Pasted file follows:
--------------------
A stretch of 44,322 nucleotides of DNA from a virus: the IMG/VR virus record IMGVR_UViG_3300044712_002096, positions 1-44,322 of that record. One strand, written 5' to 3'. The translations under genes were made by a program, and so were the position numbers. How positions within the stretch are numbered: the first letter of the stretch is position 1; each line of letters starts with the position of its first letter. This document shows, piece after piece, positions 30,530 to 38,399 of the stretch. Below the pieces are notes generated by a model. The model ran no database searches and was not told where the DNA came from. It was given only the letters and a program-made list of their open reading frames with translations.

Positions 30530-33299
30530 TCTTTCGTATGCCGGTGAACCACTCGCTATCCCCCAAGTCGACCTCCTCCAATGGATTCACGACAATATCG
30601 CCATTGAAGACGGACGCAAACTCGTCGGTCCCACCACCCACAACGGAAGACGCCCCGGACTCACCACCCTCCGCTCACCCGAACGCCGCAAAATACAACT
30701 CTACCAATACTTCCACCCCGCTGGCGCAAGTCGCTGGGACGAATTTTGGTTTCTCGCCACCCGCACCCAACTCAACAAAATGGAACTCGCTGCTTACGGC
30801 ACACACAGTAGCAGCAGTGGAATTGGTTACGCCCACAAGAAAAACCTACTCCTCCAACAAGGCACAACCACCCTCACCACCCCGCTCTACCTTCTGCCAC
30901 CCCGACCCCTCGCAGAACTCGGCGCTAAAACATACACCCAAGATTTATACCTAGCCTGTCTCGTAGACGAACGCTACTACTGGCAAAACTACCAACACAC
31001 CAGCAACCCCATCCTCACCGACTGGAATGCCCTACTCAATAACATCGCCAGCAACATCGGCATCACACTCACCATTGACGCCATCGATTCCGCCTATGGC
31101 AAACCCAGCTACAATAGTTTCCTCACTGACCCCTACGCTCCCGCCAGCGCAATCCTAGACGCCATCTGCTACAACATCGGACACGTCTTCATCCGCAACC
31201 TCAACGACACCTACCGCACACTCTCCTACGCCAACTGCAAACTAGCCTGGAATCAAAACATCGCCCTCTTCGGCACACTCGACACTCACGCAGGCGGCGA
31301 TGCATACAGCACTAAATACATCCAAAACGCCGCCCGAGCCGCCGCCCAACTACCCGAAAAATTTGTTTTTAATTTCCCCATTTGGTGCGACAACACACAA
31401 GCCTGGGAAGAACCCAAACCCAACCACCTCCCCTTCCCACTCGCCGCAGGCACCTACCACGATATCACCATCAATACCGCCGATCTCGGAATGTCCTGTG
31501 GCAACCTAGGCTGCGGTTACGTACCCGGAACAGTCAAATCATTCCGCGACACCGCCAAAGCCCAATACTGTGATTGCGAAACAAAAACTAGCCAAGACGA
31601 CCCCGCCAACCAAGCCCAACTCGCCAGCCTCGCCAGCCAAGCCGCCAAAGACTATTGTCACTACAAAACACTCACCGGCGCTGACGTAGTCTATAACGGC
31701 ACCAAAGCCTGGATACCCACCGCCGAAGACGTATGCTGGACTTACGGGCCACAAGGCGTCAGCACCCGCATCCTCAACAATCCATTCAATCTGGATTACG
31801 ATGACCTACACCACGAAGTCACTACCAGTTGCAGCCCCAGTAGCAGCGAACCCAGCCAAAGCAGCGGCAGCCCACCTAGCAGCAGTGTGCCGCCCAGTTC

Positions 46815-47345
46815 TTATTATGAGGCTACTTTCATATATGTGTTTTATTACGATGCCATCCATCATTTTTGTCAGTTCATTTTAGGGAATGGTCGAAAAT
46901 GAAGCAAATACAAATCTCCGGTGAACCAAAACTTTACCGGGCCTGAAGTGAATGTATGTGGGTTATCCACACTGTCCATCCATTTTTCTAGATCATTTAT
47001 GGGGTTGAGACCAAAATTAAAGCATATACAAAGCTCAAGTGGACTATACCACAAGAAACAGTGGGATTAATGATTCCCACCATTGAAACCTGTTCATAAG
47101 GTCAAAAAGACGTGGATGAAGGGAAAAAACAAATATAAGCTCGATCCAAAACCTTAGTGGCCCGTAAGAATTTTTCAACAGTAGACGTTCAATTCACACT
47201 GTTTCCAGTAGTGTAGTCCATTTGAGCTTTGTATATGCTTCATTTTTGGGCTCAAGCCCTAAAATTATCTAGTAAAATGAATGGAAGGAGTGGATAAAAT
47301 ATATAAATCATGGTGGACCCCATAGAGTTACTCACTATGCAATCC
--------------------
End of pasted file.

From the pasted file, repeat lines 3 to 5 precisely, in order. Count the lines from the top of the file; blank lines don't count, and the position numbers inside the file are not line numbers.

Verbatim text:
30530 TCTTTCGTATGCCGGTGAACCACTCGCTATCCCCCAAGTCGACCTCCTCCAATGGATTCACGACAATATCG
30601 CCATTGAAGACGGACGCAAACTCGTCGGTCCCACCACCCACAACGGAAGACGCCCCGGACTCACCACCCTCCGCTCACCCGAACGCCGCAAAATACAACT
30701 CTACCAATACTTCCACCCCGCTGGCGCAAGTCGCTGGGACGAATTTTGGTTTCTCGCCACCCGCACCCAACTCAACAAAATGGAACTCGCTGCTTACGGC